dis·​qui·​si·​tion ˌdi-skwə-ˈzi-shən How to pronounce disquisition (audio)
: a formal inquiry into or discussion of a subject : discourse

Examples of disquisition in a Sentence

a lengthy disquisition on foreign policy Adam Smith's celebrated disquisition on the factors contributing to the wealth of nations.
Recent Examples on the Web Christian Dannecker began his talk with a convoluted disquisition on deforestation curves, counterfactual modelling, and the limitations of NASA satellite data in assessing dryland deforestation. Heidi Blake, The New Yorker, 16 Oct. 2023 The drama we have been promised collapses into disquisition. Meghan O’Gieblyn, The New York Review of Books, 2 Mar. 2023 But this is no sterile, scholarly disquisition; it’s dotted throughout with political critique, artistic context, and the chaos and violence of personal experience. Longreads, 23 July 2021 In the New York Times, meanwhile, appeared the longest yet disquisition on the travails of WarnerMedia under previous owner AT&T and new owner Discovery. WSJ, 22 Nov. 2022 Rather, Lelio and his co-writers have made a smart, subtle disquisition on the necessity of both skepticism and faith, with a particularly keen understanding of religion’s uses and abuses. Justin Chang, Los Angeles Times, 6 Sep. 2022 Before the boy could continue his disquisition, Pops clocked him with a right hand. David Remnick, The New Yorker, 27 June 2022 That the Russian president delivered a disquisition on Western public discourse on Friday may seem odd at a time when Russia is fighting what some analysts believe to be its bloodiest war since the Soviet invasion of Afghanistan in the 1980s. New York Times, 25 Mar. 2022 Dune is a space opera, an allegory for ecological disaster, a disquisition on power—and an unending source of inspiration for all manner of extraliterary pursuits. The Editors, Wired, 28 Sep. 2021 See More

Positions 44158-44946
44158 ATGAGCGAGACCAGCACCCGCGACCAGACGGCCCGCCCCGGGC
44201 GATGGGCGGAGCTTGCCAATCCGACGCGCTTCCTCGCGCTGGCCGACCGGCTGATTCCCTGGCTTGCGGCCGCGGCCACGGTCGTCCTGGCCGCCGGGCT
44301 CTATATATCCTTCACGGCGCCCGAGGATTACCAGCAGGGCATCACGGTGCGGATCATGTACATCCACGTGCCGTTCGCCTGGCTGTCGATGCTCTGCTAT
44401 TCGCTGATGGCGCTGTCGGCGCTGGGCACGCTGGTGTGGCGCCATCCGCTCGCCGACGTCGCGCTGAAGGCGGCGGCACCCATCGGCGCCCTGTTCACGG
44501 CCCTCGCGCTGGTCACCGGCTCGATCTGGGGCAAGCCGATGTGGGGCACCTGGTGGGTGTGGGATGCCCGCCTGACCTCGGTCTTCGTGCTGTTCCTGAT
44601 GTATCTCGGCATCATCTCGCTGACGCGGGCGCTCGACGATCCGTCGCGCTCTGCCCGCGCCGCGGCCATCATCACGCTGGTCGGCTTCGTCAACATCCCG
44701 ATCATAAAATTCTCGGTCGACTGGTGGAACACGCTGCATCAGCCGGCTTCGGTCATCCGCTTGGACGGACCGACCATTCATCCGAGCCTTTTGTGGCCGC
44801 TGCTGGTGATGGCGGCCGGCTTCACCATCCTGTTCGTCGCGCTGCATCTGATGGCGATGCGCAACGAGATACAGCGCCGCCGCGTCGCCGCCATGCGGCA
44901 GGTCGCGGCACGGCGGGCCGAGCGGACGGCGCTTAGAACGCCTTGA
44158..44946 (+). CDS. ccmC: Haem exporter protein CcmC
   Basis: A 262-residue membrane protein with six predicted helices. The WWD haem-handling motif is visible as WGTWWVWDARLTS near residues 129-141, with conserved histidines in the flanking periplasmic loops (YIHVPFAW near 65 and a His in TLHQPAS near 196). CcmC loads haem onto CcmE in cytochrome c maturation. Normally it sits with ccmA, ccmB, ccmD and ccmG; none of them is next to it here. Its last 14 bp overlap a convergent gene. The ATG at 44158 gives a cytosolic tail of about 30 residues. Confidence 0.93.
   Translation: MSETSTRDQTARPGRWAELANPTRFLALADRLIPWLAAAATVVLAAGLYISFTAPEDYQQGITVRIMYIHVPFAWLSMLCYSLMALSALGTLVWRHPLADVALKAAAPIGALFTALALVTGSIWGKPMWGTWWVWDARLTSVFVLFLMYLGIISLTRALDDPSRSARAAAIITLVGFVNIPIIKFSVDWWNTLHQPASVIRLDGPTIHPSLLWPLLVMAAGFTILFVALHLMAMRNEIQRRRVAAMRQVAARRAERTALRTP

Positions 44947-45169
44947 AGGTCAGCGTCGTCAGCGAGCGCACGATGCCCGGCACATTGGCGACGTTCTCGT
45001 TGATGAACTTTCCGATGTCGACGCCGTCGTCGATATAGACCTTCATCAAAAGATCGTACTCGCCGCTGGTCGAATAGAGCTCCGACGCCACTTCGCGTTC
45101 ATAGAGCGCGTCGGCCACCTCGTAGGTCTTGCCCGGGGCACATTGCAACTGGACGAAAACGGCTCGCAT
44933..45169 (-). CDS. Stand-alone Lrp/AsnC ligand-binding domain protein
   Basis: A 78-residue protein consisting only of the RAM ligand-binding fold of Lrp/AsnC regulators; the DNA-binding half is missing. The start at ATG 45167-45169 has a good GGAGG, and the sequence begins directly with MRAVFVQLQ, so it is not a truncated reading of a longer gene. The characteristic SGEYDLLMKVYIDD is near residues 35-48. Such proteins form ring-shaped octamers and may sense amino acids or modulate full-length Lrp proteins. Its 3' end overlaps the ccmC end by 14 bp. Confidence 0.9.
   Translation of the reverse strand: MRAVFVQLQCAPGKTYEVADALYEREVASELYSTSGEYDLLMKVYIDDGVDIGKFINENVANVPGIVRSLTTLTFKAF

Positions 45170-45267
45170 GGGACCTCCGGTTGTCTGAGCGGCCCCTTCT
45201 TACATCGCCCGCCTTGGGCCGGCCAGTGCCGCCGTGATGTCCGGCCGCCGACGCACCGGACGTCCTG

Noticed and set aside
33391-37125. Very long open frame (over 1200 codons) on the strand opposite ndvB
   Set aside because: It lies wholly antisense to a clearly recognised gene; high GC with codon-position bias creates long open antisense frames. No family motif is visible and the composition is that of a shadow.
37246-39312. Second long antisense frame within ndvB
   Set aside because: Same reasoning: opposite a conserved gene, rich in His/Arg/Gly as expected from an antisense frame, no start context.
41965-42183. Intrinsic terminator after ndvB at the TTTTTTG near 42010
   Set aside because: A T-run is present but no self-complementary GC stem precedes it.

These examples are programmatically compiled from various online sources to illustrate current usage of the word 'disquisition.' Any opinions expressed in the examples do not represent those of Merriam-Webster or its editors. Send us feedback about these examples.

Word History


Latin disquisition-, disquisitio, from disquirere to investigate, from dis- + quaerere to seek

First Known Use

1640, in the meaning defined above

Time Traveler
The first known use of disquisition was in 1640

Dictionary Entries Near disquisition

Cite this Entry

“Disquisition.” Merriam-Webster.com Dictionary, Merriam-Webster, https://www.merriam-webster.com/dictionary/disquisition. Accessed 10 Dec. 2023.

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